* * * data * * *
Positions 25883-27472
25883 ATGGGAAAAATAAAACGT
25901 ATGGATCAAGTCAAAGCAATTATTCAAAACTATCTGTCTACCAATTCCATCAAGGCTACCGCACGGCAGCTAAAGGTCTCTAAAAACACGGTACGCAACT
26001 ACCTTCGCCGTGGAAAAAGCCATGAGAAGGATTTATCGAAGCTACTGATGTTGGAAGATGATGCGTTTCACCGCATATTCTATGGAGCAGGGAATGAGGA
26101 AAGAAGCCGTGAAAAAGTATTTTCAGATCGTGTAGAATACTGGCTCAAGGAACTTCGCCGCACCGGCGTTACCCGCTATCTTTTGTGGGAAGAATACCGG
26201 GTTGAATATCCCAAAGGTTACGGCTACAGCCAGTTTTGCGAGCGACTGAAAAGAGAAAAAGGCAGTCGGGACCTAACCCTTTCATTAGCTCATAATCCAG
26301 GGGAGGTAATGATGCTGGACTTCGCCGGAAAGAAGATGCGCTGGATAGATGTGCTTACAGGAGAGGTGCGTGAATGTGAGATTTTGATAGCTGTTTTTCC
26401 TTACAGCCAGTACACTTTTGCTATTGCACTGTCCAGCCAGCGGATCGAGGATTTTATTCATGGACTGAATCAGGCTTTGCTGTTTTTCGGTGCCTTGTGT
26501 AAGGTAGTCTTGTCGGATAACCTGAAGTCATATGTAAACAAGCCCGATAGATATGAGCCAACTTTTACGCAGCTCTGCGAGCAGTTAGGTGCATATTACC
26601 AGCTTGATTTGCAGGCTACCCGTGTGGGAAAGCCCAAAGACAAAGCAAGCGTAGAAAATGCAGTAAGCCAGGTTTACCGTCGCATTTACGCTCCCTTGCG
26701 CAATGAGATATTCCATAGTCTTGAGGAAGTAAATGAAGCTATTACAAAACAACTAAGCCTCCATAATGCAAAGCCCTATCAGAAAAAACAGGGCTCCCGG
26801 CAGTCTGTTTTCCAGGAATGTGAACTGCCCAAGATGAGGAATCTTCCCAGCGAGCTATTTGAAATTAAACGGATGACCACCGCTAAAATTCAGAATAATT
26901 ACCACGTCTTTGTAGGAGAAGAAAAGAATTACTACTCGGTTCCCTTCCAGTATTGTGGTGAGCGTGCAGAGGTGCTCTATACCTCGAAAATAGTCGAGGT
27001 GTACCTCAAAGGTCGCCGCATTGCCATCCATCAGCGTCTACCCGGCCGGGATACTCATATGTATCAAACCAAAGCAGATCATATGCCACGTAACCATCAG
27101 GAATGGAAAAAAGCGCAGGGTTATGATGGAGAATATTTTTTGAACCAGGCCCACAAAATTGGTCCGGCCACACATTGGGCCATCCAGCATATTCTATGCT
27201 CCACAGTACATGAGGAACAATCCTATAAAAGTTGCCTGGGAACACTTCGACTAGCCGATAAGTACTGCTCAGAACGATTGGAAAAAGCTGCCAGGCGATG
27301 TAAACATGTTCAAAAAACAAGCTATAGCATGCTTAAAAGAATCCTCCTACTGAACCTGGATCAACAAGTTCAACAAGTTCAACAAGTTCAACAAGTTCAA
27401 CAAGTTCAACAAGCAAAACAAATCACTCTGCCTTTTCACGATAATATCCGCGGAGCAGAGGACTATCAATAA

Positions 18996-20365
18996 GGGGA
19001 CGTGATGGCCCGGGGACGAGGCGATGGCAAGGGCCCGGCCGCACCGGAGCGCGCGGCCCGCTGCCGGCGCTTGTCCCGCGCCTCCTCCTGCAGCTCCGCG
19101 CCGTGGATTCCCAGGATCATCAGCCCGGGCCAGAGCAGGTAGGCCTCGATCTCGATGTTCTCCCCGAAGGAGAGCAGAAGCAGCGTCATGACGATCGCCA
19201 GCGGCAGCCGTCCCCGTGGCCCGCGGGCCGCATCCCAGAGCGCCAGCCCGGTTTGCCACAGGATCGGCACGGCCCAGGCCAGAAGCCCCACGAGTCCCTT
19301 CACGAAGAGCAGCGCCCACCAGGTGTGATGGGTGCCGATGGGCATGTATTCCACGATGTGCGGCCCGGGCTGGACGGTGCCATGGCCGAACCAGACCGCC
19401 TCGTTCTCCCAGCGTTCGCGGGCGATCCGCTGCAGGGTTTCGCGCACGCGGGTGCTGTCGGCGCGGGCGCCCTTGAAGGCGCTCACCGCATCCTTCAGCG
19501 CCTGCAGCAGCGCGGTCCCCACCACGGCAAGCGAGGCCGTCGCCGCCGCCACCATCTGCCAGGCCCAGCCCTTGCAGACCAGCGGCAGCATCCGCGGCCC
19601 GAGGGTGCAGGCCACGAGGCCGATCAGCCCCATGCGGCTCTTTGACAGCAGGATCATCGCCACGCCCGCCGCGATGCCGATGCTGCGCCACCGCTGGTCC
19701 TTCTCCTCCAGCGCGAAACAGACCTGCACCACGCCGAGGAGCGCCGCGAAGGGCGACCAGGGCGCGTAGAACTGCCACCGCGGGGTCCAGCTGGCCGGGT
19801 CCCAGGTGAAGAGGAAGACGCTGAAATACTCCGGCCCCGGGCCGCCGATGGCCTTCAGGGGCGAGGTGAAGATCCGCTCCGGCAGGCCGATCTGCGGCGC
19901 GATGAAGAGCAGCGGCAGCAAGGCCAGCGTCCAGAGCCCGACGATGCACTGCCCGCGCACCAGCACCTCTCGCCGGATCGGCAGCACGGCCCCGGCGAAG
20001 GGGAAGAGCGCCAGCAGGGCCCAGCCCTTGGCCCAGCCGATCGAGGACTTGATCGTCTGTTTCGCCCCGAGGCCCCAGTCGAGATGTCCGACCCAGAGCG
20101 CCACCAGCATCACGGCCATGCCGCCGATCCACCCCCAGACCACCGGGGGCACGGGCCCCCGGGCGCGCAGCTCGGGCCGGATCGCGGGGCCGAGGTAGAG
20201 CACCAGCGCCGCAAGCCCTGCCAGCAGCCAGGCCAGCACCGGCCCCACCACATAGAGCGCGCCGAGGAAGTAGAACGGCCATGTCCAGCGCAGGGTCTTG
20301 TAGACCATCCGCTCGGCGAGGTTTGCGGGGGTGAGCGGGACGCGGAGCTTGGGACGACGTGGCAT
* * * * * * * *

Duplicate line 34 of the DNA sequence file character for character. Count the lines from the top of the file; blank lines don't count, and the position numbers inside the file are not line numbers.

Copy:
20301 TAGACCATCCGCTCGGCGAGGTTTGCGGGGGTGAGCGGGACGCGGAGCTTGGGACGACGTGGCAT